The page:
Running Time: 97 minutes
MPAA Rating: NR, a likely PG-13
Format: Standard 4:3
Audio: Dolby Digital Mono
Languages: English
Subtitles: None
Region: 1
MSRP: $14.99

Own It!
Things to Come (1936)

H.G. Wells adapted his novel The Shape of Things To Come into movie form, producing a science-fiction generational saga/futurist manifesto. World War II begins in 1940 (a pretty good call), and drags on for nearly thirty years, until a bit of biological warfare goes awry, producing a worldwide pandemic that wipes out half the human race in three years. As it becomes clear that the plague has passed, the remaining pockets of civilization, driven back to a sort of mechanized barbarism, prepare to return to the waging of war.

Interrupting this cycle is the rise of Wings Over The World, a technocracy run by engineers and scientists. Using their sophisticated aeroplanes, they pacify war-like tribes with sleeping gas, put the Warlords out of commission one by one, and start building huge science fiction cities underground. By 2036, man is preparing for his first trip 'round the Moon, but even in this most advanced of Utopias, there is a coalition of dissidents who want to return to the old, brutish ways.

Things To Come remains a pretty impressive piece of work, given it's age. Supposedly "three years in the making!", its miniatures and process shots still hold up well. The picture's tone is rather reserved, and any moments that might yield genuine emotion instead resort to preachy pronouncements, but the intellectual coldness of the script is more than balanced out by William Cameron Menzies directoral aesthetics, the superb art direction by Victor Korda, and a stirring score by Arthur Bliss.

There is a full review at The Bad Movie Report.

There is not much that can be done with a movie 65 years old, short of drastic frame-by-frame digital restoration; the elements used here, however, are the best I've seen for this film in some time. There is the usual flutter in dark and light areas, evident in any black and white footage of this vintage. There is also the expected amount of wear and tear, but the incidents of really heavy, distracting damage are laudably few - in fact there is only one instance, during a reel change at 18:10, that leaps to mind. The contrast and shadow detail is as sharp as the source material will allow, if grainy. The sound is a bit muffled at the low and high ends, but any confusion as to lines comes from the variety of English accents on display failing to register on my Yank ears. The mid-range is quite clear.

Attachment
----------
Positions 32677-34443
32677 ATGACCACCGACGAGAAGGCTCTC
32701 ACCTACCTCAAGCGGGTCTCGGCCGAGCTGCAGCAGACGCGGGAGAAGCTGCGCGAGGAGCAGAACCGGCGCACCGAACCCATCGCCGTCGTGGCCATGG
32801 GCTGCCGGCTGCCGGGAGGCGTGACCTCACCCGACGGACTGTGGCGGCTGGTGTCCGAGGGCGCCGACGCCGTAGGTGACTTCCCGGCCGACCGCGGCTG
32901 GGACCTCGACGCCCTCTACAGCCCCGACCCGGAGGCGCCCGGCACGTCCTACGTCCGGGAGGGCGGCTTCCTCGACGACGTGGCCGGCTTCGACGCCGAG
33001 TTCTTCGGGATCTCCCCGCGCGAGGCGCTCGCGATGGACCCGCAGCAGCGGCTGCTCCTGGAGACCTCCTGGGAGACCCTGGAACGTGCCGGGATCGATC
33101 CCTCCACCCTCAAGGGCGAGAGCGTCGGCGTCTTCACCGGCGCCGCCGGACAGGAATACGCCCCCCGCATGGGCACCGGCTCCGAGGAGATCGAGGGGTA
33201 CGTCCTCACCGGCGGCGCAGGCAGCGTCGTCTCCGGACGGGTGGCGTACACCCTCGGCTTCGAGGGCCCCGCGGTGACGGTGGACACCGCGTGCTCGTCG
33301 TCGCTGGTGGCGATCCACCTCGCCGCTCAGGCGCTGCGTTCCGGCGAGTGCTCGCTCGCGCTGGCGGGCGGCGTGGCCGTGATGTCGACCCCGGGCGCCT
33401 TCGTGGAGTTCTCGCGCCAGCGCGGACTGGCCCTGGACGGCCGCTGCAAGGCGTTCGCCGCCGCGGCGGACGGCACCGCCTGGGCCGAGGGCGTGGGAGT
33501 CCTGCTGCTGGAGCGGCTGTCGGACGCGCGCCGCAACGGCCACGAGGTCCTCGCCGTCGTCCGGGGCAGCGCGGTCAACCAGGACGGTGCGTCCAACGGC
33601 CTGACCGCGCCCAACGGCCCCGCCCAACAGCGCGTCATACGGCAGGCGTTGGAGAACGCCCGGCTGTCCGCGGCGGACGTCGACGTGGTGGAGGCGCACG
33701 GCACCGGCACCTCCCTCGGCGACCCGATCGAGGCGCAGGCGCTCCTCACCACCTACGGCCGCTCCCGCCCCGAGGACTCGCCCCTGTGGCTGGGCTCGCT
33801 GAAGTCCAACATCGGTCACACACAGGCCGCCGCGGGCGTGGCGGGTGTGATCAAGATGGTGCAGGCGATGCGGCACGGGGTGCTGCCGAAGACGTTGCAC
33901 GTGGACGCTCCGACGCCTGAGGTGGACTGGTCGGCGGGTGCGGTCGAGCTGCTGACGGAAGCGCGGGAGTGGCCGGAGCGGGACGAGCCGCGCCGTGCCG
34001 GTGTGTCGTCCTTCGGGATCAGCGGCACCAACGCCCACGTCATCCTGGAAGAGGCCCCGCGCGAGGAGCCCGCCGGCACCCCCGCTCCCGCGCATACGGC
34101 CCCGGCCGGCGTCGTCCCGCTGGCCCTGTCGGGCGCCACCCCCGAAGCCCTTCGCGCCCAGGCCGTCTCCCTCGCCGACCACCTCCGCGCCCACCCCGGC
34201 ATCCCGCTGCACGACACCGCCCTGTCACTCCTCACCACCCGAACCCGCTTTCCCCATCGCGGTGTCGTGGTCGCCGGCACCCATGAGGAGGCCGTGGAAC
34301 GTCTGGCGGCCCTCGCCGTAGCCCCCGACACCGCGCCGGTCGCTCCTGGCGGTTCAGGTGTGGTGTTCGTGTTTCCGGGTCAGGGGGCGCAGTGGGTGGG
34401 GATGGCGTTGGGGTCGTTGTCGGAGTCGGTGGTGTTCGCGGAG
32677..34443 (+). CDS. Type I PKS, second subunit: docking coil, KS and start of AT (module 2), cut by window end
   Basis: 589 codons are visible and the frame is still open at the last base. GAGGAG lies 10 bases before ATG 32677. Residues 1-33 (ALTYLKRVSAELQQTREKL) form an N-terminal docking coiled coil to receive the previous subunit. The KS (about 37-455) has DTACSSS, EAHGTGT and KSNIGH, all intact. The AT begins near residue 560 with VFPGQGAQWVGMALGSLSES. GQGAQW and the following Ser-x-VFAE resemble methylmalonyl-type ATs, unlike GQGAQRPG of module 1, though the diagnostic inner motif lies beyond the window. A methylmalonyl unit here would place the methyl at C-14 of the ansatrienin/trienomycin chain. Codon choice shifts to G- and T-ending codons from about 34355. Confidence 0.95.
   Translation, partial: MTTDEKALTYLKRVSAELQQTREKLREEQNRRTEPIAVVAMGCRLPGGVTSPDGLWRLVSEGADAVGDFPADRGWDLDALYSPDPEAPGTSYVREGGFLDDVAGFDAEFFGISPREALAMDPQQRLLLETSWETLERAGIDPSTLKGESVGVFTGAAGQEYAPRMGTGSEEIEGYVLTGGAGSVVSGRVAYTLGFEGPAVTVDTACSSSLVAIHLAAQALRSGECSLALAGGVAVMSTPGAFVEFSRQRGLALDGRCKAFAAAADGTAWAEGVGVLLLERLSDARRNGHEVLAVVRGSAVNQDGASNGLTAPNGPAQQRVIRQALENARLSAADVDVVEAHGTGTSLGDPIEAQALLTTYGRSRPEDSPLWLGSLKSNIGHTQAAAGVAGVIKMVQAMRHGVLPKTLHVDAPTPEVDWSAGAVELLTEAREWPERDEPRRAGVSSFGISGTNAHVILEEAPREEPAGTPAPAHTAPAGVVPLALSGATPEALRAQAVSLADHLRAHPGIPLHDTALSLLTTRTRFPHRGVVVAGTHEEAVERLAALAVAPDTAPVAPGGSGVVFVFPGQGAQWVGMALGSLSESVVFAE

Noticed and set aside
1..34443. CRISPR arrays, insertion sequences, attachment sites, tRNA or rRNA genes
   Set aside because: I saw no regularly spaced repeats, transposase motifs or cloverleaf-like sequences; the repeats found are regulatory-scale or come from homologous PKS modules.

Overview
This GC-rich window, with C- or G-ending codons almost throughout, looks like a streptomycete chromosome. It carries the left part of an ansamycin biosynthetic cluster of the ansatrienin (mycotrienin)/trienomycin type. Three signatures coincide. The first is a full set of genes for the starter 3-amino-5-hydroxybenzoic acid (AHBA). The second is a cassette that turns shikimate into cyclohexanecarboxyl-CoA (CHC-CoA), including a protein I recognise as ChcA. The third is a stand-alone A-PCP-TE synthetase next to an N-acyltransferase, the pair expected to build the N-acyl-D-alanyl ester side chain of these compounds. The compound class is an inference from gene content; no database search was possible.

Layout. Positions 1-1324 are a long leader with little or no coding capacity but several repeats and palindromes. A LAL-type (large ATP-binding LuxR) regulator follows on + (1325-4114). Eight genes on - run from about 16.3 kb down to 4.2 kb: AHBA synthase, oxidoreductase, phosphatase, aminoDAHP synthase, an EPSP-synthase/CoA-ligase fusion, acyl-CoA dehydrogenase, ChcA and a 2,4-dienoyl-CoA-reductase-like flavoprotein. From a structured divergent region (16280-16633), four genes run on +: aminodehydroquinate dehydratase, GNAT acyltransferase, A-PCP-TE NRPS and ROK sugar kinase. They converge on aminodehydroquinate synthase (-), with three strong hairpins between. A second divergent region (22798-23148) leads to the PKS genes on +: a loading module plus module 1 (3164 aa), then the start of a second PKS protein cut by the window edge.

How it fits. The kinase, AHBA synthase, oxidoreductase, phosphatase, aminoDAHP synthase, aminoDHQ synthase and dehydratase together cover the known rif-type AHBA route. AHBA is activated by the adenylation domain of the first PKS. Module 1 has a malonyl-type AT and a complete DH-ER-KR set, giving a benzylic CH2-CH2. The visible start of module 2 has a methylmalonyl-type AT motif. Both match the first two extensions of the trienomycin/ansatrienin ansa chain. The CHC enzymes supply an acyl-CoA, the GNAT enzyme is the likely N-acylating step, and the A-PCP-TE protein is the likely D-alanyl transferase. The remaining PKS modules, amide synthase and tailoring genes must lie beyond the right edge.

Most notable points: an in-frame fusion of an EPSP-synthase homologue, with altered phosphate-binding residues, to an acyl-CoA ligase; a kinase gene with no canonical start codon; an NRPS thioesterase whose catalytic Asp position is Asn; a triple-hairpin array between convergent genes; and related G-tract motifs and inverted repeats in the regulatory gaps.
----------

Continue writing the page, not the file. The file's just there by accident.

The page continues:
This movie is available on several budget discs, but I doubt they'll be able to beat this version.

Though the Wade Williams Collection has given us some wonderful versions of classic and near-classic SF movies (and yes: not-classic-at-all), they have also produced some of the most atrociously ugly cover art to ever contaminate video shelves. Things to Come is no exception. Though the photos from the movie have been beautifully colorized - this is so well done the unsuspecting might think this was a color film - the choice of star Raymond Massey in his futuristic shorts-and-cape outfit, combined with a bizarre collage of people lounging about on one of the movie's gigantic mining machines... had I not already wanted to own this movie, I would have contemptuously passed it by (indeed, as I would have most of the WW Collection).

There is a theatrical trailer which is in slightly better shape than the main feature, but a little bluish in tint, perhaps a later re-release that was recorded on color film.

Things to Come is not going be everyone's cup of tea. It is thoughtful more than bombastic, but it does have some moments of astoundingly epic scope. No space opera, no ray guns, just a lot of ideas, some of them quite outmoded. Recommended to the serious student of both science-fiction and of film.

And on a personal note, I have finally gotten one of those snapper cases that, after the first opening, now successfully rebuffs every effort to make it close. Image Entertainment! Why, oh why have you turned on me so?

Dr. Freex, 10/23/2001